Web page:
24. 24. Knowledge Transfer From Public Research Organisations____________________________________________________________________________________PRO spin-outs, based on intellectual property developed in PROs, typically fall into the specialisedsupplier category (at least initially) supplying technology, instrumentation, or new materials, forexample, to their customers and supporting the innovation processes in other sectors. This is not tosay that truly disruptive game-changing innovations, which might be developed by spinouts, donot occur. However, in practice such innovations are much more infrequent than is generallybelieved.Companies in other sectors rely on external inputs from PROs to a much lesser extent. Scale-intensive sectors such as automotive, bulk materials and consumer durables focus on both processand product innovation and may seek external inputs when internal skills and knowledge are notsufficient. Change tends to be incremental as significant investments in plant and products havealready been made and therefore interactions with PROs, where they occur, are more likely toinvolve engineering departments, applied science and perhaps business schools to solve existingproblems and to widen their search for relevant future developments. These firms will also benefitfrom innovations developed by their supply-chain who may themselves interact with PROs todevelop and improve instrumentation for example. Similarly, firms in the supplier-dominatedcategory, by definition, rely on their supply-chain for innovations and they may well also benefitfrom their suppliers’ interactions with PROs. 17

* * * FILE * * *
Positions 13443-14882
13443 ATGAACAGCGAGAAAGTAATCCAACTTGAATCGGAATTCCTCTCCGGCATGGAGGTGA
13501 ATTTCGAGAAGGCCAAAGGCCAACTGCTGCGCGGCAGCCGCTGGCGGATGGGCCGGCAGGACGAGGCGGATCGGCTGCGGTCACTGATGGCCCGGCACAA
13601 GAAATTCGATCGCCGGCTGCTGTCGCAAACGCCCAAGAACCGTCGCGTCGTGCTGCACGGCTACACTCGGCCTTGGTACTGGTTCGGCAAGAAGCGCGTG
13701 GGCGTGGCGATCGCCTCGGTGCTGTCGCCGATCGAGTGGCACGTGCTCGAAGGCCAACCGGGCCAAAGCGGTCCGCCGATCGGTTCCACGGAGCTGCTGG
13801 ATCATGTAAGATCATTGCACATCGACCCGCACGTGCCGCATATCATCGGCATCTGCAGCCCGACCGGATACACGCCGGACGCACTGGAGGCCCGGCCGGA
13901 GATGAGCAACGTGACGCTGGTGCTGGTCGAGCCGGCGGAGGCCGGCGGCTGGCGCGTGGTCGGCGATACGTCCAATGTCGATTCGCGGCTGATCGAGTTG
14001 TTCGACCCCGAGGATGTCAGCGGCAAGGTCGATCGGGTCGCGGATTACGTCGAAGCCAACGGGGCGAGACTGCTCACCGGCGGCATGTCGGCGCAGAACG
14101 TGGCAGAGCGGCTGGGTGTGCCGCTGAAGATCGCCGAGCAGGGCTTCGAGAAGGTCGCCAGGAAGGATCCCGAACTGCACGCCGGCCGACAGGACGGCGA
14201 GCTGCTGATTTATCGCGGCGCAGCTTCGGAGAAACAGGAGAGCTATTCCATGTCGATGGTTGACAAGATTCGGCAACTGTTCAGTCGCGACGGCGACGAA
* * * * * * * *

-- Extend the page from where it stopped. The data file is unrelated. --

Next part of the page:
25. 25. STOA - Science and Technology Options Assessment ____________________________________________________________________________________ Figure 2 Taxonomy of sector innovation 15 Main sources of technical Means ofCategory change Focus of innovative activity Size of innovating firms appropriationSupplier-  Suppliers Main focus is process Firms are typically small and Appropriation is rarelydominated  Production learning innovation in pursuit of cost found within traditional based on technological reductions manufacturing sectors such advantage but instead Firms are almost entirely Innovation strategy is to use to as textiles, agriculture and on professional skills: dependent on their suppliers of technology from elsewhere to services  Design machinery and other production inputs for new support competitive  Trademark technologies advantage.  Advertising Limited in-house innovation Process innovations are  Marketing activity is undertaken but some created in supply sectors and learning from in-house embedded within the inputs production activities to productionScale-  Production engineering Both product and process Firms are characterised by Appropriation by:intensive  Production learning innovation but a significant large-scale mass production  Process secrecy and focus on production where significant economies know-how  Design office improvements. Innovation of scale and division of  May include in-house R&D  Technical leadership strategy is focused on labour are present.  Suppliers incremental improvements as  Some patenting The products & production Innovations are largely implementing radical change systems are complex developed in-house, which on complex products and integrations of technologies. may include an internal R&D. processes is highly risky Sectors include: automobiles, Some innovation also sourced extraction & processing of from specialised suppliers of bulk materials & consumer equipment and components durablesSpecialised-  Design function Innovation focused on They are generally small in Appropriation bysuppliers  Operational knowledge product performance size, manufacturing high-  Design know-how improvements. These performance inputs to other  Input from advanced users  Relationships with, improvements are often complex products and and knowledge of developed to meet the high production processes – users specification requirements of inputs such as machinery, key users. They are later components,  Some use of patents transferred to other users instrumentation and softwareScience-based  In-house R&D Focus on product innovation Innovation is highly Appropriation by:  Basic research from external where fundamental dependent on developments  R&D know-how sources discoveries (in basic science) in the relevant science base  Patents lead to new products and and new products are  Input from advanced users  Process secrecy and markets and corresponding diffused widely as consumer These firms invest heavily in new production and goods or inputs to other know-how internal R&D to create organisational processes sectors  Internal dynamic innovative new products and Innovation strategy requires Firms are typically large and learning have close ties to the research monitoring and exploiting in sectors such as base to access new knowledge, developments from the pharmaceuticals, chemicals, skills and techniques research base electronics, materialsInformation-  In-house systems & software The focus of innovation is to Firms are in service sectors Appropriation by:intensive departments improve, and even redefine, that rely heavily on  Process know-how  Suppliers methods of service delivery technology to process large  Software IP and to create entirely new quantities of information for Innovation comes from internal (copyright) service products efficient and effective service and external sources, and is  System design delivery: sectors such as based on IT hardware know-how finance, retail, insurance, improvements, software travel and publishing, developments and systems telecoms integration 15 Pavitt, K. (1984) Sectoral patterns of technical change: towards a taxonomy and a theory, Research Policy, Vol. 13, pp.343-373; Tidd, J., Bessant, J. & Pavitt K., (2001) Managing innovation integrating technological, market and organisational change. 2nd ed. Wiley, Chapter 5 18